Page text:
Volkswagen announced that the 2023 ID.4 electric crossover SUV, which the automaker just started producing at its factory in Chattanooga, Tennessee, will start at the suggested price of $37,495 — making it one of the more affordable plug-in crossovers on the market today.
Combined with the federal EV tax credit of $7,500 — which may be renewed under the Senate Democrat’s new reconciliation package that’s currently under debate — the ID.4’s price could come down even more.
The ID.4 is VW’s most popular EV, having delivered 190,000 vehicles to customers globally since its release in 2021. VW CEO Herbert Diess, who is stepping down in September, said in May 2022 that the company was “basically sold out on electric vehicles in Europe and in the United States” for the year.
Localizing the ID.4’s production in the US was supposed to unlock a cheaper price for the EV. (When it first went into production in Germany in 2021, the base model ID.4 came with a suggested price of $41,230.) Originally, the automaker had said it wanted its US-made ID.4s to start at $35,000 — or $27,500 with the federal tax credit.
The more expensive price announced today is a reflection of the fact that EV production, including the sourcing of battery materials, is much pricier than it was four years ago. The average cost of raw materials — including the cobalt, nickel, and lithium needed to make EV batteries — is now around $8,255 per vehicle, researchers say.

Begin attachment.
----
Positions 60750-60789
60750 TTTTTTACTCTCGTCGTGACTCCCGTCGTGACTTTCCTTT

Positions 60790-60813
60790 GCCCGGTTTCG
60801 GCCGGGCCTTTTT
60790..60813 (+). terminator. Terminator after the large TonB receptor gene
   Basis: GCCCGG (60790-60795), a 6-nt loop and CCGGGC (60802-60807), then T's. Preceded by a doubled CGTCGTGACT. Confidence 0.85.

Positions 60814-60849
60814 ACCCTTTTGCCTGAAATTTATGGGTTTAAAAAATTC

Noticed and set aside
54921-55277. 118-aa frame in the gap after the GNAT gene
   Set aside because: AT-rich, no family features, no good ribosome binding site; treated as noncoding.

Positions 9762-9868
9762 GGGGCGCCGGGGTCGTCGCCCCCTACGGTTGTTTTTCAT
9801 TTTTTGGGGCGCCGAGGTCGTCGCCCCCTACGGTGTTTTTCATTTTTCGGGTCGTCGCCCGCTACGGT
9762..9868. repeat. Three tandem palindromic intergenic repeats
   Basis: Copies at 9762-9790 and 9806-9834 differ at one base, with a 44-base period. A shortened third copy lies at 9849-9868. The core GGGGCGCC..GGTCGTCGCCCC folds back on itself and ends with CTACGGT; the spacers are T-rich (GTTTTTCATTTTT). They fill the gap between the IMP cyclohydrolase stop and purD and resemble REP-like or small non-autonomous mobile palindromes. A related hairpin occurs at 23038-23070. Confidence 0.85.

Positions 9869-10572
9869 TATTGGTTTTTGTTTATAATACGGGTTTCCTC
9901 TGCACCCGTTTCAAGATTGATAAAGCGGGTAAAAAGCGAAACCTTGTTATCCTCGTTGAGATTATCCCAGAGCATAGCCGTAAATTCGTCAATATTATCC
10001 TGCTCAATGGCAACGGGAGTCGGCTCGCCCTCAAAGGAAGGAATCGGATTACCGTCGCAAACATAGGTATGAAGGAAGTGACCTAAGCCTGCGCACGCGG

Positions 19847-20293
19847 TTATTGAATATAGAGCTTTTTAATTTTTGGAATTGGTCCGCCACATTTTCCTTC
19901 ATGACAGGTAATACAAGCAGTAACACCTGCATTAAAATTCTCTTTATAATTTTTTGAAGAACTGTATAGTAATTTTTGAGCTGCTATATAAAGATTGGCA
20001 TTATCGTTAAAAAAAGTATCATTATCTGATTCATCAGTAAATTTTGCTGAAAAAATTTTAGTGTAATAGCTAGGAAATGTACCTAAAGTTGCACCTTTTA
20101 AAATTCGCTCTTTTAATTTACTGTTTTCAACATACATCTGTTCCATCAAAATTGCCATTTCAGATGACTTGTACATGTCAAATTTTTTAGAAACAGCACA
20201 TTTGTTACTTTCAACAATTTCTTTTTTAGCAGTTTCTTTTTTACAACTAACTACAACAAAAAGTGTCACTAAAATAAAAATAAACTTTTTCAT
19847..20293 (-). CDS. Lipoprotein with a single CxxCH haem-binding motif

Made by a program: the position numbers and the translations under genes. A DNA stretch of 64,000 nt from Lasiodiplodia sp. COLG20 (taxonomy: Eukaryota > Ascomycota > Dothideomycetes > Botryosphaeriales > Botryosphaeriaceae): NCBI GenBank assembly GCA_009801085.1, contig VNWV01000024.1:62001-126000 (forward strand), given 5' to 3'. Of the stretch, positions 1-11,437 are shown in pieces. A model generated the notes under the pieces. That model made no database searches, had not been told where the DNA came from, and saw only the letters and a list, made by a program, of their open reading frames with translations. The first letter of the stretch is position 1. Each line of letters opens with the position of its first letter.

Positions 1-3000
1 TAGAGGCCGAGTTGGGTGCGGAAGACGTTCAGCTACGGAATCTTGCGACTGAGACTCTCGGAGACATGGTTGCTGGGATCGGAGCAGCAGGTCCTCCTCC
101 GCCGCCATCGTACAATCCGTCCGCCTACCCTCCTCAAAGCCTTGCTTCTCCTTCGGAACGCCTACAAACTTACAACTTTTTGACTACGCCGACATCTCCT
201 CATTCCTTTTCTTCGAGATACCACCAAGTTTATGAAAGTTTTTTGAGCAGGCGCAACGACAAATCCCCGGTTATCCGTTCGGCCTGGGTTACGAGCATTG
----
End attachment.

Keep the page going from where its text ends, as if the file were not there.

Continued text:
The 2023 ID.4, which is expected to reach customers starting October 2022, is getting a bit of a refresh. VW is offering the EV in three trim levels — Standard / Pro, S, and S Plus — with the option of 62kWh and 82kWh batteries and rear-wheel or all-wheel drive.
The entry ID.4, now called the ID.4 Standard, comes with a new 62kWh battery, which will power the vehicle for an estimated range of 208 miles based on a simulated EPA test cycle. That would put the ID.4 on the lower end of the range scale as compared to other similar electric crossovers, like the Ford Mustang Mach-E, Chevy Bolt EUV, and Nissan Ariya, all of which average around 250 to 300 miles of range.
But those vehicles also retail for well over $40,000, which means that the ID.4 will likely be in direct competition with the Chevy Bolt and the (soon to be discontinued?) Nissan Leaf.
When it was first announced in 2020, VW made a point of emphasizing that the ID.4 was priced to be a high-volume, mass-market vehicle — a car for “the millions, not the millionaires.”